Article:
The following items will test your understanding of the material covered in this lesson. There is only one correct answer for each item. When you have completed the exercise, check your answers with the answer key that follows. If you answer any item incorrectly, review that part of the lesson which contains the portion involved.
Your battalion is participating in a winter exercise in the mountains of West Germany. During the exercise, your mission is to function effectively in snow-covered terrain, to recognize the potential of avalanche danger.
1. During the operation, your unit has been called to assist in an avalanche rescue. You must a. ensure that the assigned personnel report to the rescue site within three hours.
b. follow rescue procedures and since the personnel in the rescue team have been previously trained their safety is of no concern.
c. take proper precautions under trees and sheltered areas without assessing the situation.
d. try to get the victim(s) out within one hour since that is the average survival limit.
2. In order to take protective measures in an avalanche area, as a leader, you have been directed to stabilize the snow by using hand-placed charges or hand grenades. Your primary responsibility is to a. brief all personnel involved by letting them know that testing by means of explosives will be conducted and all men must be belayed while working.
b. ensure all personnel have received artillery training and their training records are kept up-to-date.
c. assist your men in dispersing energy (sonic boom) over the potential avalanche area.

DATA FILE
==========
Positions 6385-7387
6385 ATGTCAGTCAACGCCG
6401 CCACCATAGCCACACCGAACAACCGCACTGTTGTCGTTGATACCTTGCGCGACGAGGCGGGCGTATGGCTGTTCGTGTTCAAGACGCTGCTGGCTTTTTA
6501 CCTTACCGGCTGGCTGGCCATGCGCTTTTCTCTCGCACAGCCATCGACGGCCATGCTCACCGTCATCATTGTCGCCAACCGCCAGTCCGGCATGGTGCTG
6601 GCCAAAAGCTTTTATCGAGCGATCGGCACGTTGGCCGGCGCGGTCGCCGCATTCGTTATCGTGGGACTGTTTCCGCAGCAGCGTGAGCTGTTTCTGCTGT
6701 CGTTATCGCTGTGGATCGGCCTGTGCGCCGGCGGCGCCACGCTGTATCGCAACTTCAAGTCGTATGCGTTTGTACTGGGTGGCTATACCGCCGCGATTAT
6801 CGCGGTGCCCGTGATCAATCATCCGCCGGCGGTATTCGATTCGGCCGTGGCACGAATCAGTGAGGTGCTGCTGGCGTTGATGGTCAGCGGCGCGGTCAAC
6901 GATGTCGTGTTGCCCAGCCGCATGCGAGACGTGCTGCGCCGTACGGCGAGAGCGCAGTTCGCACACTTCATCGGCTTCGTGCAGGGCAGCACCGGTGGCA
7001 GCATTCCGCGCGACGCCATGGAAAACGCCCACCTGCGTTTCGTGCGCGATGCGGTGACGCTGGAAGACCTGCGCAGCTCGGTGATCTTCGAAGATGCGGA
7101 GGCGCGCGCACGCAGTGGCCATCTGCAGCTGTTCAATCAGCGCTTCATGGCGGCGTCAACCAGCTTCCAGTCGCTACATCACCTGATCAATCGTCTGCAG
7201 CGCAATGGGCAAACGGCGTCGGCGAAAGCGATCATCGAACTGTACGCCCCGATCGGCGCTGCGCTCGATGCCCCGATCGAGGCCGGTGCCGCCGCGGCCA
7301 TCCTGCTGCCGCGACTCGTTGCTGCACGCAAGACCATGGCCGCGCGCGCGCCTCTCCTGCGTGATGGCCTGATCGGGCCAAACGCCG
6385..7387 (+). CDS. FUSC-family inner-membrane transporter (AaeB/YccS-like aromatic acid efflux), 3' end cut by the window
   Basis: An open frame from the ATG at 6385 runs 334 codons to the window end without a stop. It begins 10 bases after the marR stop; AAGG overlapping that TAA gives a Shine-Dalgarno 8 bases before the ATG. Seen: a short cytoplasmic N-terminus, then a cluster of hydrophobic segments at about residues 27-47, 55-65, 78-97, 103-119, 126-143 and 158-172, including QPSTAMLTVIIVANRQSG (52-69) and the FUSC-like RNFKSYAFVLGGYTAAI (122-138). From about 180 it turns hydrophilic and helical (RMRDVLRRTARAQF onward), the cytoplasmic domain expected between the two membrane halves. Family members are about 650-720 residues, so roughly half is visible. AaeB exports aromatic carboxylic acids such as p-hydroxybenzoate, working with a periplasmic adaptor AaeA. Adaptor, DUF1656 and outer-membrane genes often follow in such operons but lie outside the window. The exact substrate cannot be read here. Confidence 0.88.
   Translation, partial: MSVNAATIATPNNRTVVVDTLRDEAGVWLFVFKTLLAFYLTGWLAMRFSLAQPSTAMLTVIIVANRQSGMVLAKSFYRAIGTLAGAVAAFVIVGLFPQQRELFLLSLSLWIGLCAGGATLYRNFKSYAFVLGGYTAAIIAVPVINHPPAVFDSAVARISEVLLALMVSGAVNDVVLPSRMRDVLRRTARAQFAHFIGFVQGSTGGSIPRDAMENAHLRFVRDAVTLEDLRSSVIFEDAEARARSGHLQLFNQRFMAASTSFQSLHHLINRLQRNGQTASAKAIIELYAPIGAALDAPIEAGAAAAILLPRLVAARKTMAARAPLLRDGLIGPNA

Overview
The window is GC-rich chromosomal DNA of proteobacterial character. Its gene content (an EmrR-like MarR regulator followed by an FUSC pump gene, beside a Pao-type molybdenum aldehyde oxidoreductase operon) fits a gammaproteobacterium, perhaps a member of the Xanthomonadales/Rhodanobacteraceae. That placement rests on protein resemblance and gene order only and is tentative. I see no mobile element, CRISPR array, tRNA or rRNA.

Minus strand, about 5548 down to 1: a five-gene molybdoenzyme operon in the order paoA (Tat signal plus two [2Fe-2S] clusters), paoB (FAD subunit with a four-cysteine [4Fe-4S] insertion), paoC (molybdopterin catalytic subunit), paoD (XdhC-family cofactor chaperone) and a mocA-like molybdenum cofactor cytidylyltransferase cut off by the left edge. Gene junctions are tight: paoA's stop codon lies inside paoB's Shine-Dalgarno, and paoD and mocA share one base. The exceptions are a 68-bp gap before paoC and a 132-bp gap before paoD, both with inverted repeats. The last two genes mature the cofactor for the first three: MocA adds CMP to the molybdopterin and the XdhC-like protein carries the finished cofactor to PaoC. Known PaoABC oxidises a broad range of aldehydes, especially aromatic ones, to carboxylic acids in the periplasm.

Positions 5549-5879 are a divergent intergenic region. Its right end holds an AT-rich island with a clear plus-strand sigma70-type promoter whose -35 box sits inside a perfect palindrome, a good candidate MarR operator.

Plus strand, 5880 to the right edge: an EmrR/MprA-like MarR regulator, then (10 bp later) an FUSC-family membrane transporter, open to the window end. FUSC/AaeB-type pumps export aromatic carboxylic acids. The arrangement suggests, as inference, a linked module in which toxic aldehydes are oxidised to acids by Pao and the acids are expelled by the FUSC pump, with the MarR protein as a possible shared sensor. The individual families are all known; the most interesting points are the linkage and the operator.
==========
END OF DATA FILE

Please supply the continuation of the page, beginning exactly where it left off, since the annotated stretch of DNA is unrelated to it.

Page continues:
d. keep the lines of communication open in case they are set-off by the tremendous energy of the slide, and to maximize hazard.
3. Your unit is climbing through an avalanche path when you encounter a moraine barrier. You should a. avoid this area since the disturbance could cause a double avalanche.
b. expose only a limited number of personnel to this danger at one time.
c. avoid moving above barriers located on the valley floor since a slide could collide with the barrier.
d. immediately build another barrier to protect you from the tremendous energy of the slide.
4. The surface of a wind slab has a dull, chalky appearance which is formed by well compacted snow having been transported by wind. When operating in the mountains, you must a. know this phenomenon because its presence indicates that avalanches are rare.
b. understand that a disturbance to the slab will cause little danger to the troops.
c. take cover away from heavy timber and observe the sun's rays until the slab disappears.
d. recognize this form of snow because they are extremely dangerous and often form the platform for avalanches.
5. You are aware that since the adaption of airmobile operations, large-scale winter operations have been made possible. You know this is the result of a. avalanche and vegetation training.
b. terrain and meteorological training.
c. effects of special training and equipment.
d. snow and slab conditions.
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